# Fractional Calculus: Motivation and Foundations.

If this is too broad, I apologise; let's keep it focused on the basics if necessary.

What's the motivation and the rigorous foundations behind fractional calculus?

It seems very weird & beautiful to me. Did it arise from some set of applications? If so (and even if not), here's a suitable question concerning its "physical meaning" and history.

The Wikipedia article makes it look quite clear-cut: stick $\Gamma$ into Cauchy's formula for repeated integration. But why can we do that? Why is it listed under "Heuristics"? I know the Gamma function generalises the factorial, but that's as much as I understand.

Because I like to see how different areas of Mathematics fit together. I like the way fractional calculus seems to take integration & differentiation and ask, "well, do we really need to do these things a natural number of times?" - and so on. So I'm just curious :)

• I'm beginning to think I've answered my own question and that it doesn't go any deeper than what I described above . . . – Shaun Mar 9 '14 at 12:39
• We "can" because it's correct. Perhaps you meant to ask: Why pick on that particular relationship ? One answer might be that there is no other currently known relation which would enable us to extend the order of integration and differentiation to fractional arguments. – Lucian Mar 10 '14 at 23:17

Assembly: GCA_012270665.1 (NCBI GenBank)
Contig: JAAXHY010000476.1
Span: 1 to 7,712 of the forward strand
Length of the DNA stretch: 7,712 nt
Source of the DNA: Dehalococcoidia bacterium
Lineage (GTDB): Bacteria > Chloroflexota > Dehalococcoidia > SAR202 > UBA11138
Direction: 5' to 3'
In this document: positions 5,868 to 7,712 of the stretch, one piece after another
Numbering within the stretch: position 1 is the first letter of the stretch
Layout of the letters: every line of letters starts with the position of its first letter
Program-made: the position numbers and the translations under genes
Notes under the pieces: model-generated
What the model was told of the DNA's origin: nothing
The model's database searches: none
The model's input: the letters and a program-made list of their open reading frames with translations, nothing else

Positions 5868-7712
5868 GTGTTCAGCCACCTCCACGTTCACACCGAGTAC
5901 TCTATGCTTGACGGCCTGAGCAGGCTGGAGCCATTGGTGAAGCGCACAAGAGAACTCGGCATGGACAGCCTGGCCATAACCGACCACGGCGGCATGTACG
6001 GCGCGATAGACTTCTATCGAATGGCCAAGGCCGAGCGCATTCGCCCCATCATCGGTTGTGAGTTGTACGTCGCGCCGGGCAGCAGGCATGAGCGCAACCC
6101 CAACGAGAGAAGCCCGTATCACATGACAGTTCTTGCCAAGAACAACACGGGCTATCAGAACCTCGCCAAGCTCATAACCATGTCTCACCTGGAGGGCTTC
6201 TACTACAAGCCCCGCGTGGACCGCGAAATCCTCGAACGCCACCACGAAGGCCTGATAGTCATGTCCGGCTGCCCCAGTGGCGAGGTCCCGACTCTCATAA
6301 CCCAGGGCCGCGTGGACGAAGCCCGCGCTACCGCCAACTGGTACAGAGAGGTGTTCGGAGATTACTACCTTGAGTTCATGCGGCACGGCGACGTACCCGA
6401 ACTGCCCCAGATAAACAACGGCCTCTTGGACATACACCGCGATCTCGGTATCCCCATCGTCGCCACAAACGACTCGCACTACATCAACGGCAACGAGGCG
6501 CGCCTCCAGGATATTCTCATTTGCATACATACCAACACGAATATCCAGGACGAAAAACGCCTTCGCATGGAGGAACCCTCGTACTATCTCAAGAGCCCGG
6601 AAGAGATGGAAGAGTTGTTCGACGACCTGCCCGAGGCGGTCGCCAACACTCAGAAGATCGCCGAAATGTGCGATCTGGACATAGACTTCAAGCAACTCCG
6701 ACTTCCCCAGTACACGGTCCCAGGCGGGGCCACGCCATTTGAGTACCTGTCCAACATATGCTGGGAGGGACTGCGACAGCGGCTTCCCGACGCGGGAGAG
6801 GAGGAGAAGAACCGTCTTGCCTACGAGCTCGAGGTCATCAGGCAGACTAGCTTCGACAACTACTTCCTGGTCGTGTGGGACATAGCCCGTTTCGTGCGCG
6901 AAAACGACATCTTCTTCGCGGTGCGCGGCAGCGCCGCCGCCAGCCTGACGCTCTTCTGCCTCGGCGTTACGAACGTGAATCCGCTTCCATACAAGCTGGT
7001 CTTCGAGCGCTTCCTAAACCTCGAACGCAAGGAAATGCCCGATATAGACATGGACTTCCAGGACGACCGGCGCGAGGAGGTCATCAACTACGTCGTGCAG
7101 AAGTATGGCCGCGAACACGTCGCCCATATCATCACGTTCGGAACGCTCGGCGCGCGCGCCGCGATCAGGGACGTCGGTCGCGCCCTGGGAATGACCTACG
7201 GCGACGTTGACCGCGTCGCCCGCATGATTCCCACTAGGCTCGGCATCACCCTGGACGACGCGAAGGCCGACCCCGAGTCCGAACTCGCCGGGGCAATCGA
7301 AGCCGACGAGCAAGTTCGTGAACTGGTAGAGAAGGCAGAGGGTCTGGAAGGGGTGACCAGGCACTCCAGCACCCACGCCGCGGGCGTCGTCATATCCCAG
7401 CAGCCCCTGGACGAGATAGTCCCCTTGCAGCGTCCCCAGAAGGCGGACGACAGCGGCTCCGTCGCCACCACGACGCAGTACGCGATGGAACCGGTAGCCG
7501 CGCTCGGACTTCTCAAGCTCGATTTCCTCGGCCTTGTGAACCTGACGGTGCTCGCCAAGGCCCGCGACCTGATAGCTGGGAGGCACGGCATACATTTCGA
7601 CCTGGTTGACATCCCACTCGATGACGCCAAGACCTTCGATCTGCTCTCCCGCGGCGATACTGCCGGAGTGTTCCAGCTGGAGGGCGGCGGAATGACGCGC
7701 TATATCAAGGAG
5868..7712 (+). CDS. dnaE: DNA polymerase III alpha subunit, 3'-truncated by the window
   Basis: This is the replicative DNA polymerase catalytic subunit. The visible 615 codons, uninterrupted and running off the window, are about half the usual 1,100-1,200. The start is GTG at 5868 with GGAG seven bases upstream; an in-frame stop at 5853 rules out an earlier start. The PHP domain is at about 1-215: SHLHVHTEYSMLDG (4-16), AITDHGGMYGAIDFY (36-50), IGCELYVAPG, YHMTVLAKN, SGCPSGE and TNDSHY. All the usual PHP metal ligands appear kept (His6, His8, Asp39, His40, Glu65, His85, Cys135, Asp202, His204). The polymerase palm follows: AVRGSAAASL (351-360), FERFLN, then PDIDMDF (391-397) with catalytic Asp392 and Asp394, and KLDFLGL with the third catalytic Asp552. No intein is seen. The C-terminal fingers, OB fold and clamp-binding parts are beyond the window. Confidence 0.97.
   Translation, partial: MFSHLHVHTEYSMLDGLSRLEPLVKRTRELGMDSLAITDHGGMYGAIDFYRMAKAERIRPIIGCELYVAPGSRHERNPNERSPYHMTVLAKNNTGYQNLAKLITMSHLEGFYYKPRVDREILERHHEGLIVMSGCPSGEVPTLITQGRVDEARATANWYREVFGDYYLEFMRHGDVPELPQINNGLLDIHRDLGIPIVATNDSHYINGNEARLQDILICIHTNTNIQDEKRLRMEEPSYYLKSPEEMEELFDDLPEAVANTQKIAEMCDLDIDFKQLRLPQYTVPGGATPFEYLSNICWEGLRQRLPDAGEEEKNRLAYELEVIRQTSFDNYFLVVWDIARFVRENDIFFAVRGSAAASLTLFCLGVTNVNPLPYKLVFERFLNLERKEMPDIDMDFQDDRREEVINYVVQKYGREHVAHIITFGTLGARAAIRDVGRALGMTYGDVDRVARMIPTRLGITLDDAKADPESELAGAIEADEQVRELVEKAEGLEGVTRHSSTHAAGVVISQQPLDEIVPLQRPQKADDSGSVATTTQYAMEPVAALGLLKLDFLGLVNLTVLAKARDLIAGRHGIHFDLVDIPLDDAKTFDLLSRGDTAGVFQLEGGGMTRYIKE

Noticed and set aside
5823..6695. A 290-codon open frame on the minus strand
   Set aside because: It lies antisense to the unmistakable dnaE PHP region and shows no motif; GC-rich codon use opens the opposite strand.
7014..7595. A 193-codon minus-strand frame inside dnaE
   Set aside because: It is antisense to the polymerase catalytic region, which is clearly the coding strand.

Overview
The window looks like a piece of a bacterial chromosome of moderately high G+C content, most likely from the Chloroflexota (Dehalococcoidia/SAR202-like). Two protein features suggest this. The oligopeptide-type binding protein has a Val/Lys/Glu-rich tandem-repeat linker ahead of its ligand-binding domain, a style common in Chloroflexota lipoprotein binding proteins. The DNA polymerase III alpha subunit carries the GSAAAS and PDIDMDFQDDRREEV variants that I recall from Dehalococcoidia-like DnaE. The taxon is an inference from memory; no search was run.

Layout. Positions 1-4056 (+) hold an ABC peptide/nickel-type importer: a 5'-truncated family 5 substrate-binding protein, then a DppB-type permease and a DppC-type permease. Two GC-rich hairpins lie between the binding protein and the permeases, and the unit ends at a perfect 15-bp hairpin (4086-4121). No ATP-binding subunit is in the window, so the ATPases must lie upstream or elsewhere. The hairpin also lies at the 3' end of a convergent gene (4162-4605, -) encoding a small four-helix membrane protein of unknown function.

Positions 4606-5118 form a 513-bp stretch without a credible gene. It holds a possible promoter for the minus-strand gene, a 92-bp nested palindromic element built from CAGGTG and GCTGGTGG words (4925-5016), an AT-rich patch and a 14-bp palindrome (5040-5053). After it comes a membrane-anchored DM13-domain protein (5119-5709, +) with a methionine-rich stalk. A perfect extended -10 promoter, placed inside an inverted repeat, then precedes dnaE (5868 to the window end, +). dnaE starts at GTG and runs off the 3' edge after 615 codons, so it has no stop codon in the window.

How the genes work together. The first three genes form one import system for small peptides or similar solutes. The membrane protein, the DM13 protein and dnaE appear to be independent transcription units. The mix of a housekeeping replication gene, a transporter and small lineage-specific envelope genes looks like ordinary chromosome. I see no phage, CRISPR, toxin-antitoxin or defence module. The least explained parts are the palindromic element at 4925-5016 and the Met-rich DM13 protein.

• Fractional integration is used during renormalisation in quantum field theory. Integrals which diverge in 4D are done in a fractional dimension d. Then the limit to d=4 is taken in such a way as to split the integral into a divergent part and a finite part. – user121049 Mar 20 '14 at 16:36
• @Shaun: You're comment has been quite right. Therefore I've withdrawn my answer (together with +10 reputation)-: – Han de Bruijn Mar 21 '14 at 20:59
• Wow. Thank you for asking this question. It just made math so much more beautiful. I've never thought about nth derivatives with the n not being an integer. Purely amazing. – TheBluegrassMathematician Mar 22 '14 at 2:30

I think there is more to be found out about this subject. There are many different ways to define fractional derivatives and integrals. I do not know if these come from any deep, fundamental facts, but certainly as a generalization of various formulas. Another way to think about the subject is a list of applications or tricks involving a certain integral transforms, happenstance called "fractional derivatives". But let's think about clear generalizations of integration and differentiation.